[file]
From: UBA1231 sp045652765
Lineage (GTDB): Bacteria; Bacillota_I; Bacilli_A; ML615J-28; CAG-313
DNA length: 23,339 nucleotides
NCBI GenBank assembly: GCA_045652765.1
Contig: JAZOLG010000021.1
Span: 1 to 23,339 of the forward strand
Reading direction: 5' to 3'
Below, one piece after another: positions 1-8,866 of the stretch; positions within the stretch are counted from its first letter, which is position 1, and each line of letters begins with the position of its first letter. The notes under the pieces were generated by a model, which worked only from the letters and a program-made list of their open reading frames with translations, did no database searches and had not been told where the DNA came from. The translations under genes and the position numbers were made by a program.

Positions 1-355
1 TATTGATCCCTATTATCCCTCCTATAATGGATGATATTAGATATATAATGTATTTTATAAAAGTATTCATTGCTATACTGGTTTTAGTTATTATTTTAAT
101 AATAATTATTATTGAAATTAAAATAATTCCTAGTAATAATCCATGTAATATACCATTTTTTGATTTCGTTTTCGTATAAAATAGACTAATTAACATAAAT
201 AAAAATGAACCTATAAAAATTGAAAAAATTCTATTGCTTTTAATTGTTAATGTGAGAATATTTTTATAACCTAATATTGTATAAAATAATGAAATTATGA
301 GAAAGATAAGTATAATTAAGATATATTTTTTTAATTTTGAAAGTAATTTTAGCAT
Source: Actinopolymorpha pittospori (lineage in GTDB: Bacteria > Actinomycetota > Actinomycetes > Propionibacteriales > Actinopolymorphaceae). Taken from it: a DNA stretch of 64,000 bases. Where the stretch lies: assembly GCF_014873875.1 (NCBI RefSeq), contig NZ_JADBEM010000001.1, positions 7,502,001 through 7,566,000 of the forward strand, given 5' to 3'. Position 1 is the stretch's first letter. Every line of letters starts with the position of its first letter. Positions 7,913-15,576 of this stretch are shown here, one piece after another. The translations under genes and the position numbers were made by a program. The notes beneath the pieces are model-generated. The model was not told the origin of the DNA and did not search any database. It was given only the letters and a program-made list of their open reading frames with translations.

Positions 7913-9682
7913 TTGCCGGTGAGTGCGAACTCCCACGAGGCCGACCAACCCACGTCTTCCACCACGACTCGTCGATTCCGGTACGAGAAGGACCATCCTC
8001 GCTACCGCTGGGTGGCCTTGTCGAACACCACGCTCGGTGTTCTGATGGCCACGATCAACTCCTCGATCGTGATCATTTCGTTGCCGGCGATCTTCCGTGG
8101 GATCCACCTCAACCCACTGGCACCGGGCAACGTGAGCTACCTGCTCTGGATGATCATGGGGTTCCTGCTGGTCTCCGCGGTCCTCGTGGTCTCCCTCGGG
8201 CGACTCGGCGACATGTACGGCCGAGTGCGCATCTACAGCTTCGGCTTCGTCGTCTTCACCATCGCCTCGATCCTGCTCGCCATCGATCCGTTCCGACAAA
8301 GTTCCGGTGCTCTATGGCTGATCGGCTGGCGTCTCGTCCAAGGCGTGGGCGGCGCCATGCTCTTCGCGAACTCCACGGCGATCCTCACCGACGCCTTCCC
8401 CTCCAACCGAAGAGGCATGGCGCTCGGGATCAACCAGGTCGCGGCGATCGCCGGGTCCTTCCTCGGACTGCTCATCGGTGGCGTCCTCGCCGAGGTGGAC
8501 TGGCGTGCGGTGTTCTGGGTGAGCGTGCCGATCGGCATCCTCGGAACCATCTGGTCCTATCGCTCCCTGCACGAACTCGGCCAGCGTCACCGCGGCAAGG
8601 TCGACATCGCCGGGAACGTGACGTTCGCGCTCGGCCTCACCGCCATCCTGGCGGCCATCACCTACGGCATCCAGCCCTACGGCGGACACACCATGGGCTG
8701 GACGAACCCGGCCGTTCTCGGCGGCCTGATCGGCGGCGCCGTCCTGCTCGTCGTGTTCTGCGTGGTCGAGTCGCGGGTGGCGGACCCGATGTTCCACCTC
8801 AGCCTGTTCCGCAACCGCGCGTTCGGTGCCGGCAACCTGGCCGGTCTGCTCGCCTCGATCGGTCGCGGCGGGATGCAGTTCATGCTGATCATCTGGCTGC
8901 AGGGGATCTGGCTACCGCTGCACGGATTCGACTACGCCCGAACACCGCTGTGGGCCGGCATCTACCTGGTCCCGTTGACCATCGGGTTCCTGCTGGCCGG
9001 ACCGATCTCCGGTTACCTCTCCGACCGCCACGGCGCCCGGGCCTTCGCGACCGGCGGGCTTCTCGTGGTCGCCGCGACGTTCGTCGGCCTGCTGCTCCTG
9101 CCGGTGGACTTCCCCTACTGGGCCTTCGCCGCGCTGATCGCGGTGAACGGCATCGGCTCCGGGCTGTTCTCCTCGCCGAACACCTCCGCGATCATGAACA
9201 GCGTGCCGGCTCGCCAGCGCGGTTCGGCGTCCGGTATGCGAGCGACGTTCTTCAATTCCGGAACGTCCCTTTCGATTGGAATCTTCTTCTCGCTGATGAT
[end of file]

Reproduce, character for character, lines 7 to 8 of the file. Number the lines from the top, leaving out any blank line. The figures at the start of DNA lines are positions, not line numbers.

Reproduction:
Reading direction: 5' to 3'
Below, one piece after another: positions 1-8,866 of the stretch; positions within the stretch are counted from its first letter, which is position 1, and each line of letters begins with the position of its first letter. The notes under the pieces were generated by a model, which worked only from the letters and a program-made list of their open reading frames with translations, did no database searches and had not been told where the DNA came from. The translations under genes and the position numbers were made by a program.